The value of rare, large and high-quality diamonds and other gemstones remains high. At auction house Christie’s in December 2008, the legendary 35.52-carat Wittelsbach diamond, at one time ensconced in the Bavarian Crown Jewels, was put on the block, with expectations of a sale in the $15 million range. It sold for a record-shattering $24.3 million.
The massive 478-carat diamond recently discovered at the Leseng mine in the African kingdom of Lesotho, once it is cut and polished, is projected to sell for far more. Its large soon-to-be-cut size—expected to be bigger than the famed 105-carat round-cut Koh-i-Noor diamond nestled in the British Crown Jewels—should bring close to $50 million at auction, reports indicate.
But sales of more modest jewels are also projected to increase this year, and with them the need for proper protection through security and insurance.
Enter, Stage Left, the Pink Panthers
When diamond values rise, the number of diamond thefts is sure to follow. In 2003, when diamonds last peaked in value before skyrocketing to greater heights in 2007, the Pink Panthers went on the prowl. Not Peter Sellers and his fellow actors from the comedy films bearing the same name, but a notorious gang of international jewel thieves.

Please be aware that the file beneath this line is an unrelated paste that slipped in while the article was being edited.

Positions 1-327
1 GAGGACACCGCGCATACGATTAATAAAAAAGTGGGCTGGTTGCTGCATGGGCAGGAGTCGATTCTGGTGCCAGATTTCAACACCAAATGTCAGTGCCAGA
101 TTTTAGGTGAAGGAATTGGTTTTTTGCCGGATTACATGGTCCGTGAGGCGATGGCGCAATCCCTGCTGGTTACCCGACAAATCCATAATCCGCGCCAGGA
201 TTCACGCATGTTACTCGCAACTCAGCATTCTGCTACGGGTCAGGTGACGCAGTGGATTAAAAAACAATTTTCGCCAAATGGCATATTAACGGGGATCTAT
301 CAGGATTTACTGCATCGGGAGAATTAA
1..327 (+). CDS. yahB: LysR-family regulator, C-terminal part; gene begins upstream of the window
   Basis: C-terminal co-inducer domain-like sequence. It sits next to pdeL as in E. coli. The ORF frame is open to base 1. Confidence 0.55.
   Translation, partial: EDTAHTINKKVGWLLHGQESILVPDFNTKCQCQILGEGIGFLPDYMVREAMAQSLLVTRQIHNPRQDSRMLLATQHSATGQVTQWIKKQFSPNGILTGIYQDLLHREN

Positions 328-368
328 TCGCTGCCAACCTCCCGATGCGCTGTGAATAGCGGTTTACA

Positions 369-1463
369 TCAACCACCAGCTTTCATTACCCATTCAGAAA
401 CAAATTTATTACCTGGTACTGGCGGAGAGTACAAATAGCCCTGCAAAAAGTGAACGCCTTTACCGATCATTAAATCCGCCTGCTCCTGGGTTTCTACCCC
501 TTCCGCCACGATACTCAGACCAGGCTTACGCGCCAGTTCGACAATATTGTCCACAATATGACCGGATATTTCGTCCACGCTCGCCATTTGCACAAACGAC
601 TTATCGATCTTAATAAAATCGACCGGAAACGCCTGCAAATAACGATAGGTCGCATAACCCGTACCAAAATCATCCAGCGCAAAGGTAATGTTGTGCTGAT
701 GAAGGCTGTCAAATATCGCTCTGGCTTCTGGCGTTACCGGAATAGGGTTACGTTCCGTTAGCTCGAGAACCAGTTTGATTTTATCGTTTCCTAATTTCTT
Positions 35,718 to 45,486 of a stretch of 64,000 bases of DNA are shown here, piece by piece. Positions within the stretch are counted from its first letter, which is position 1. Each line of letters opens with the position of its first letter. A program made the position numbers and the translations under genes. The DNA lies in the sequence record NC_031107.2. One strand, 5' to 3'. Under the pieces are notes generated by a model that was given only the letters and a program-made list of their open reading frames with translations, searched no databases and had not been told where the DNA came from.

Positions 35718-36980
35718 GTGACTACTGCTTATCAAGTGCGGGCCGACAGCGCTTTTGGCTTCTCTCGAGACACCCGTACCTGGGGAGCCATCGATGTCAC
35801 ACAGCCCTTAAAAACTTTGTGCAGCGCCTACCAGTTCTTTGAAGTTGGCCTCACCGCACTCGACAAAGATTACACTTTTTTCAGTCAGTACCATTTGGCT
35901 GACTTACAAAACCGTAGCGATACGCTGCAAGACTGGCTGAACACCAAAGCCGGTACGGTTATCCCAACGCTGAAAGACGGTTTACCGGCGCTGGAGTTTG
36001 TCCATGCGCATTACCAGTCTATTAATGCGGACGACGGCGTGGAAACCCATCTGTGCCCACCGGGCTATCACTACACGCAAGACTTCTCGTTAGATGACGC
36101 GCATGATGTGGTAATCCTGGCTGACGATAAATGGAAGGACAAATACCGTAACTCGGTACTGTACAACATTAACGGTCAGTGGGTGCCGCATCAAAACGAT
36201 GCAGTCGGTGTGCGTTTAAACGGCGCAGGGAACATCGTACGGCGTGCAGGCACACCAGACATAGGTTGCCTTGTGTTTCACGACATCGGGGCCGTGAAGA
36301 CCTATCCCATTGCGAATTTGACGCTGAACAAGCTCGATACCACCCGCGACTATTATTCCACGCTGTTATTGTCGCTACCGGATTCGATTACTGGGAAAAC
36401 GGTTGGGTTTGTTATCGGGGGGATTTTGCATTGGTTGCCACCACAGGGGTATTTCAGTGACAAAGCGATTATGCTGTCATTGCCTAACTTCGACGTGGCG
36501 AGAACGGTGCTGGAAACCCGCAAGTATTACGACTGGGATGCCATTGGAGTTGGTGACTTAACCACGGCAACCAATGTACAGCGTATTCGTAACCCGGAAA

Since 2002, the gang of some 200 individuals is suspected of robbing more than 150 jewelry stores in 20 countries. Law enforcement officials believe the Pink Panthers have stolen jewels worth more than $500 million from stores in Dubai, France, Switzerland, Germany, Spain, Monaco and elsewhere. They typically target the most high-end shops.
Although several Pink Panthers have been apprehended in the years since, most of the cat-like burglars—and their leader—remain at large. While the gang has yet to plant a flag in the United States, the rising value of diamonds ensures that others of their ilk will seek to take what doesn’t belong to them. In October 2010, a burglar broke into a home in Los Angeles County in California and made off with $100,000 worth of jewelry—including a blue topaz necklace and earrings valued at $42,000, a $26,000 2.5-carat diamond ring and a $24,000 diamond and emerald ring. Three arrests have been made, but the jewelry remains missing.
Next Blog: Understanding Jewelry Appraisals